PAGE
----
NASA Future In-Space Operations: MOBIUS - Supersynchronous Earth Orbits for Lunar Missions.
Now available is the November 16, 2016 NASA Future In-Space Operations (FISO) telecon material. The speaker was Madhu Thangavelu (USC) who presented "MOBIUS - Supersynchronous Earth Orbits for Lunar Missions."
Madhu Thangavelu conducts the ASTE527 graduate Space Exploration Architectures Concept Synthesis Studio in the Department of Astronautical Engineering within the Viterbi School of Engineering, and he is also a graduate thesis adviser in the School of Architecture at USC.
He holds degrees in both engineering and architecture and has contributed extensively to concepts in space architecture, especially dealing with extraterrestrial development. He is the author or co- author of over 70 technical papers in space architecture, as well as numerous articles in space related trade journals and magazines dealing with space stations, lunar base design and human factors. He is a co-author of the book The Moon: Resources, Future Development and Settlement(1999) published by John Wiley and Sons and second edition by Springer/Praxis in 2007.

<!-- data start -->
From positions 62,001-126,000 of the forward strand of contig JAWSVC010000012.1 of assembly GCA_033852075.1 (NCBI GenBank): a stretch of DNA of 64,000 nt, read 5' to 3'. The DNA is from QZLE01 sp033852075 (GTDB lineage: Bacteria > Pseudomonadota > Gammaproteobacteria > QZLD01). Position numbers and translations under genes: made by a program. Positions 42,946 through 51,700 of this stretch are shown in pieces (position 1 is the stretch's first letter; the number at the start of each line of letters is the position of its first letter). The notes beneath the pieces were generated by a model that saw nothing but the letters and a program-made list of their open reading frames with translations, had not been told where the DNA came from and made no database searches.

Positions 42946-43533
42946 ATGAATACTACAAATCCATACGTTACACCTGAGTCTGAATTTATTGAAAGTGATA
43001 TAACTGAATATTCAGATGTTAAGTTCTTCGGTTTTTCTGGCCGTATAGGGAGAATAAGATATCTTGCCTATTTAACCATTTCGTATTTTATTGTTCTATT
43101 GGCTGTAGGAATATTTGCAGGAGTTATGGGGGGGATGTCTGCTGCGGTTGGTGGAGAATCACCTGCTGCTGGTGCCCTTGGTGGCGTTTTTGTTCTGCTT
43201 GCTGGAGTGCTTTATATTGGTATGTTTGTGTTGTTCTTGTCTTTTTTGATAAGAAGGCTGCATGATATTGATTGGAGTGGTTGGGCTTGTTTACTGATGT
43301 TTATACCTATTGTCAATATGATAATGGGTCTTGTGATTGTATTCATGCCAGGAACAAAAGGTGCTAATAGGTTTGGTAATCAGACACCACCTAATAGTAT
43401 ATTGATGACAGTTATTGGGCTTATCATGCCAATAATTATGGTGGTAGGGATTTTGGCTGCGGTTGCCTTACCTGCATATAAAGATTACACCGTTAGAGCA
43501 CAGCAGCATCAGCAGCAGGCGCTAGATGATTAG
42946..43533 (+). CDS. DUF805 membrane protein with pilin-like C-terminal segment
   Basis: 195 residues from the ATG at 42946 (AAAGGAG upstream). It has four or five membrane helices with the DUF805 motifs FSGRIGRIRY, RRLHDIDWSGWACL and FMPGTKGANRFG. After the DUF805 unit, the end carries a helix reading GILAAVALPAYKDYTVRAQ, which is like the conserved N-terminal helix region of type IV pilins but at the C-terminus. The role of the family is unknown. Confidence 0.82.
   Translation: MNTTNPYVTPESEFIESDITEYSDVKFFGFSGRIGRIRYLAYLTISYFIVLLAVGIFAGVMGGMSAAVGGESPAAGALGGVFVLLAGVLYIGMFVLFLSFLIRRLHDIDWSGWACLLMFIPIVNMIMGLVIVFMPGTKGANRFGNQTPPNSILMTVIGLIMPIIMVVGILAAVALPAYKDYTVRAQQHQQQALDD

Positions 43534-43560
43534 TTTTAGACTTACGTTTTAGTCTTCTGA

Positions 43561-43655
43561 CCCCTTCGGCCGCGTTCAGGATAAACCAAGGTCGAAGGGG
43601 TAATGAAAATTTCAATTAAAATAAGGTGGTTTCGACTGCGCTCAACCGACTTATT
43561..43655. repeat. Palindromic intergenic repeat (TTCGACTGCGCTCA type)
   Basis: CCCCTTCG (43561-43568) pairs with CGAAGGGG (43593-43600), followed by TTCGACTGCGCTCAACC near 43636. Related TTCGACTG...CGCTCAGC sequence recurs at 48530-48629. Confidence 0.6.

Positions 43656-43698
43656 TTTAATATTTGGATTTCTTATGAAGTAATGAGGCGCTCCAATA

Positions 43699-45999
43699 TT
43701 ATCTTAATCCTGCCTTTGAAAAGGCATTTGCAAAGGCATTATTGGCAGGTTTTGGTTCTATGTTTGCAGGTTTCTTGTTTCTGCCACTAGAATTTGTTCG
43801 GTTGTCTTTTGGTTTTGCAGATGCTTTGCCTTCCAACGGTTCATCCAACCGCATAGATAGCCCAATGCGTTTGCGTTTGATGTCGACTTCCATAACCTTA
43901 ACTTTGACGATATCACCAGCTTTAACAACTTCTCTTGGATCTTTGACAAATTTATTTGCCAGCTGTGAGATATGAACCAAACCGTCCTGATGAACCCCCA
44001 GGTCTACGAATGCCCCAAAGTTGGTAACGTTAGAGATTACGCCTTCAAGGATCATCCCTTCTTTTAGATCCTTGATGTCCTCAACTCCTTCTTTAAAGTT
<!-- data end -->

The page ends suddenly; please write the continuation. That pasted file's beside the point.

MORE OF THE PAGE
He is the invited author of the chapter "Living on the Moon" in the Encyclopedia of Aerospace Engineering, a major reference work published by John Wiley and Sons in 2010 and the on-line second edition updated in 2012. He is a member of the USC team that won the consecutive NASA NIAC Phase I award in 2011 and Phase II award in 2012 for advancing robotic building technologies for extraterrestrial construction. Madhu is an alumnus of the inaugural session of the International Space University at MIT where he proposed the MALEO concept for lunar landers and is on the faculty of the International Space University.
He is a former AIAA officer, having served as Vice Chair for Education in the Los Angeles section. Madhu is a consultant to NASA, the space and entertainment industry. He is on the editorial board of the Moon Society and the Journal of Space Philosophy.
Listen to podcast of "MOBIUS - Supersynchronous Earth Orbits for Lunar Missions" telecon: